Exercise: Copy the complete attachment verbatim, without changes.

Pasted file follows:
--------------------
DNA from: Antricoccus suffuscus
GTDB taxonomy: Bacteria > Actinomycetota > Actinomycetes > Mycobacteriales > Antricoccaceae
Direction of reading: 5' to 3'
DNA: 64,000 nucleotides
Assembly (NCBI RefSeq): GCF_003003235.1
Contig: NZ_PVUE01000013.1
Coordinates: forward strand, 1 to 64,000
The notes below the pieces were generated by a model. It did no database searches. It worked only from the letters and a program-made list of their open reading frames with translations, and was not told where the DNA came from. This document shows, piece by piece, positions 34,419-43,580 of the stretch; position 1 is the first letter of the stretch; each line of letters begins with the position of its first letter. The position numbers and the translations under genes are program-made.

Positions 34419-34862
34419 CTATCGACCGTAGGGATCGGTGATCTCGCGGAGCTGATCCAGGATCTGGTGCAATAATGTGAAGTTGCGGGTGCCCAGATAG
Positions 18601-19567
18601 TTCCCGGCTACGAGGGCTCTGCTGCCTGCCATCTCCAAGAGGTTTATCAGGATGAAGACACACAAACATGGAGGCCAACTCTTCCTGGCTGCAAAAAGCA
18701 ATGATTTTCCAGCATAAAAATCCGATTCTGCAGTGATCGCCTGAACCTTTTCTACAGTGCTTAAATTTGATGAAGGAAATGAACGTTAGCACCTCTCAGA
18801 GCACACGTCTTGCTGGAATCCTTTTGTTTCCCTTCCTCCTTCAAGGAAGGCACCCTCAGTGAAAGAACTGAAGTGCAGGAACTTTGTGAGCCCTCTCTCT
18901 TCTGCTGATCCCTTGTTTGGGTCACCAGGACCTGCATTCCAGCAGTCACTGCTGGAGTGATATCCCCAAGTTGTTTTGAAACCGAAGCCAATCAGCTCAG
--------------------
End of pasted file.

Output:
DNA from: Antricoccus suffuscus
GTDB taxonomy: Bacteria > Actinomycetota > Actinomycetes > Mycobacteriales > Antricoccaceae
Direction of reading: 5' to 3'
DNA: 64,000 nucleotides
Assembly (NCBI RefSeq): GCF_003003235.1
Contig: NZ_PVUE01000013.1
Coordinates: forward strand, 1 to 64,000
The notes below the pieces were generated by a model. It did no database searches. It worked only from the letters and a program-made list of their open reading frames with translations, and was not told where the DNA came from. This document shows, piece by piece, positions 34,419-43,580 of the stretch; position 1 is the first letter of the stretch; each line of letters begins with the position of its first letter. The position numbers and the translations under genes are program-made.

Positions 34419-34862
34419 CTATCGACCGTAGGGATCGGTGATCTCGCGGAGCTGATCCAGGATCTGGTGCAATAATGTGAAGTTGCGGGTGCCCAGATAG
Positions 18601-19567
18601 TTCCCGGCTACGAGGGCTCTGCTGCCTGCCATCTCCAAGAGGTTTATCAGGATGAAGACACACAAACATGGAGGCCAACTCTTCCTGGCTGCAAAAAGCA
18701 ATGATTTTCCAGCATAAAAATCCGATTCTGCAGTGATCGCCTGAACCTTTTCTACAGTGCTTAAATTTGATGAAGGAAATGAACGTTAGCACCTCTCAGA
18801 GCACACGTCTTGCTGGAATCCTTTTGTTTCCCTTCCTCCTTCAAGGAAGGCACCCTCAGTGAAAGAACTGAAGTGCAGGAACTTTGTGAGCCCTCTCTCT
18901 TCTGCTGATCCCTTGTTTGGGTCACCAGGACCTGCATTCCAGCAGTCACTGCTGGAGTGATATCCCCAAGTTGTTTTGAAACCGAAGCCAATCAGCTCAG